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Psychological Support

Psychology is an integral discipline of the Peak weight-loss program.

Bariatric surgery is a significant, often irreversible decision. The major operation attracts some considerable lifestyle changes that the patient must emotionally prepare for, and guidance from an experienced psychologist is a central part of this process.

Weight-loss surgery involves a broad range of complex procedures. Before a personalised treatment program is decided, every patient must undergo a thorough psychological assessment to determine whether they can commit to the lifestyle changes required post-surgery to achieve the best outcomes.

In the initial discovery session, the psychologist will ascertain contributing factors that led to obesity, the role food plays in the life of the patient, and devise strategies that will help the patient manage the changes that will lead to their healthier life.

The initial pre-surgery consultation is essential for the patient to receive a rebate from their healthcare fund. Without a psychological assessment to demonstrate their suitability as a candidate for surgery, a healthcare fund is unlikely to support the process.

Support from the Peak psychologist is long-term and continues for at least 12 months after discharge while the patient settles into their new lifestyle.

Awareness of eating habits is absolutely crucial to the long-term success of the program. The Peak psychologist equips patients with tools to create mindfulness surrounding repetitive behaviours to ensure new habits are positive and healthy post-surgery and beyond.

During this time of adjustment, emotional wellbeing is monitored to make sure the patient is adapting well to life post-surgery and remains committed to sustaining their weight loss.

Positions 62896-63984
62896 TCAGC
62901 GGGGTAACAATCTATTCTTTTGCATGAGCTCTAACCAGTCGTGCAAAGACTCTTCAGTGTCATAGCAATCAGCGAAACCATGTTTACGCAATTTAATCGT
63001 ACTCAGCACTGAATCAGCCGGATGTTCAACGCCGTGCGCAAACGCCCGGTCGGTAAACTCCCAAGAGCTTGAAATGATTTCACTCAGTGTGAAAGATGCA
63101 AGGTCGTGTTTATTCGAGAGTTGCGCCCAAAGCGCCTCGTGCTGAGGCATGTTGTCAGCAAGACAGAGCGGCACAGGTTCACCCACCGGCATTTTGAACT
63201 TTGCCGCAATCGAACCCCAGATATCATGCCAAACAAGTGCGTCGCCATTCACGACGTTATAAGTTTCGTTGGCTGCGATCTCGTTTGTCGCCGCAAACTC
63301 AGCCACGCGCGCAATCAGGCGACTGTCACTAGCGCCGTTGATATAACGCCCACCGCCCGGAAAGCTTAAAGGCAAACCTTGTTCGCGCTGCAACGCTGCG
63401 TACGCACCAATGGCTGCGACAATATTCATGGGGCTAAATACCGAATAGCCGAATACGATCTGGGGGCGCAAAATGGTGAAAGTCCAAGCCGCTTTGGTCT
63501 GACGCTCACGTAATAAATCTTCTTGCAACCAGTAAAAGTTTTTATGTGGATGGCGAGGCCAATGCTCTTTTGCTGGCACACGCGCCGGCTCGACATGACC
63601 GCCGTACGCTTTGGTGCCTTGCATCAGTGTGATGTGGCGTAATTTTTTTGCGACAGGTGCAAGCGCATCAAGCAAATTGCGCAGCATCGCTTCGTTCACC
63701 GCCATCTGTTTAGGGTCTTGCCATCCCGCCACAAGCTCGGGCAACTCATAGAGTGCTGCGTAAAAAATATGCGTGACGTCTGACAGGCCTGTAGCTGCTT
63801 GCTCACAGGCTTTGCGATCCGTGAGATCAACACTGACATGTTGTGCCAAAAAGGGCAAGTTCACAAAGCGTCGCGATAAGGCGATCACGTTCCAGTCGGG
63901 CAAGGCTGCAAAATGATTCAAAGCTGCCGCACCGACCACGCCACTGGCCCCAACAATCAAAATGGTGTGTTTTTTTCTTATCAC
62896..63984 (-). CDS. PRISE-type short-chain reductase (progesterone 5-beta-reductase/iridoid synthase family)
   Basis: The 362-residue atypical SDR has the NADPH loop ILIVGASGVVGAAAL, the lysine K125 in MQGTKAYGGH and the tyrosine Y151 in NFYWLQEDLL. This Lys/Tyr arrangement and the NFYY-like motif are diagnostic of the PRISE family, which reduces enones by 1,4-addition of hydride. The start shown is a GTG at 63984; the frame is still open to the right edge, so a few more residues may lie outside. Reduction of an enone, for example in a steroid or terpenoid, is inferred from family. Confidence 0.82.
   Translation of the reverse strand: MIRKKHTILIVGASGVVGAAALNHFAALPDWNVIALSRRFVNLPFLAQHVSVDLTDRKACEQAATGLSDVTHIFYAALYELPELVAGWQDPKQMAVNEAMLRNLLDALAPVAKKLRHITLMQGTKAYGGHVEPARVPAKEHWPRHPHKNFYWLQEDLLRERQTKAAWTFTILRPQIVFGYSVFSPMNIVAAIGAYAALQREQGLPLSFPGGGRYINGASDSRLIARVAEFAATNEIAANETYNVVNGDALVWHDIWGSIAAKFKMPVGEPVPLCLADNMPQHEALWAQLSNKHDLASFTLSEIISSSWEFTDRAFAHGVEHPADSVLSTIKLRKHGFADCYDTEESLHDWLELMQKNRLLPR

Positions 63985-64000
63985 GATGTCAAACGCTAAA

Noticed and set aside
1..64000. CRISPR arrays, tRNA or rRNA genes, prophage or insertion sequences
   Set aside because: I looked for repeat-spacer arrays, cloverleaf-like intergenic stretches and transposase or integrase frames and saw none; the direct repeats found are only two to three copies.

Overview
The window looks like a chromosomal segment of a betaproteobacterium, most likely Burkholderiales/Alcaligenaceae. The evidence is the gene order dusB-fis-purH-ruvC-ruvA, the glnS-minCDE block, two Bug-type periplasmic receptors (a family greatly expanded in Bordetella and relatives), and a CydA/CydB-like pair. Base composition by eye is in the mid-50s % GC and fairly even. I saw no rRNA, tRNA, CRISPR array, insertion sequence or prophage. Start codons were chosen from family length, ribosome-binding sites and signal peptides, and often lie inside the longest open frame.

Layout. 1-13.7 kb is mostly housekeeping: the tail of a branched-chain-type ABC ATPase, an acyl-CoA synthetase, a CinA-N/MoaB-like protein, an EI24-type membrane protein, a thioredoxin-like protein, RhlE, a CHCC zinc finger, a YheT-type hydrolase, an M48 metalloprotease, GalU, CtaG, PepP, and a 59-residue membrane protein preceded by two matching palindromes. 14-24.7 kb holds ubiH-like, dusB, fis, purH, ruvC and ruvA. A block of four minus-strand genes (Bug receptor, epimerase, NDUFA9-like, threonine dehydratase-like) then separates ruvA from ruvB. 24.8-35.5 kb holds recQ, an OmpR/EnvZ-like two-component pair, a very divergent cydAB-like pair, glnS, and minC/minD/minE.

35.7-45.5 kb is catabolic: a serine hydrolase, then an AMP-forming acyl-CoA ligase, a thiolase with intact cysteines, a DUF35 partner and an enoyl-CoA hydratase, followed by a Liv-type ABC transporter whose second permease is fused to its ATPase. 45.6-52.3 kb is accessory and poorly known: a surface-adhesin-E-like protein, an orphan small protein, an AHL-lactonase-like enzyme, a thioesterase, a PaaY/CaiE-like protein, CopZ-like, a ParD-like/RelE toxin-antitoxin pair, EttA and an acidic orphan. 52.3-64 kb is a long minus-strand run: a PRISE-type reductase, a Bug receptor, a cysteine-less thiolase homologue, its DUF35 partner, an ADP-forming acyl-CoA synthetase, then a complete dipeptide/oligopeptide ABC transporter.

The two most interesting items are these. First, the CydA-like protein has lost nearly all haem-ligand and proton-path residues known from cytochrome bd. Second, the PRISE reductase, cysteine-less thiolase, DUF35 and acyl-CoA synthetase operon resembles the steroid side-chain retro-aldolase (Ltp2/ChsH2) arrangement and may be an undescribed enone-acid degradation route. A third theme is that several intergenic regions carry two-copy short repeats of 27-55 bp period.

A standard program of psychology visits as part of Peak may look like this:

First visit – Initial consultation before surgery.

Second visit – Generally, at six months post-surgery.

Third visit – If old habits start to return, or if new unhealthy habits are forming.

Fourth visit – We recommend a consultation at 12 months post-surgery or when weight loss has tapered off.

Fifth visit – If the patient is struggling to manage the changes in their life post-surgery and needs support or new coping strategies, the patient can arrange a referral through their GP.

Impromptu visits – Psychological support is essential to achieve the best outcomes from bariatric surgery. Significant weight loss, regardless of how it's achieved, will attract changes to lifestyle and emotions, and these changes present themselves differently in every patient. To guarantee the best outcomes from surgery and long into the future, support is available at a time that the patient needs it the most either face-to-face or via email.

Our psychologists work alongside the clinical team, including surgeons, to offer a multidimensional approach to weight loss surgery that promises the best days of the patient's life are ahead.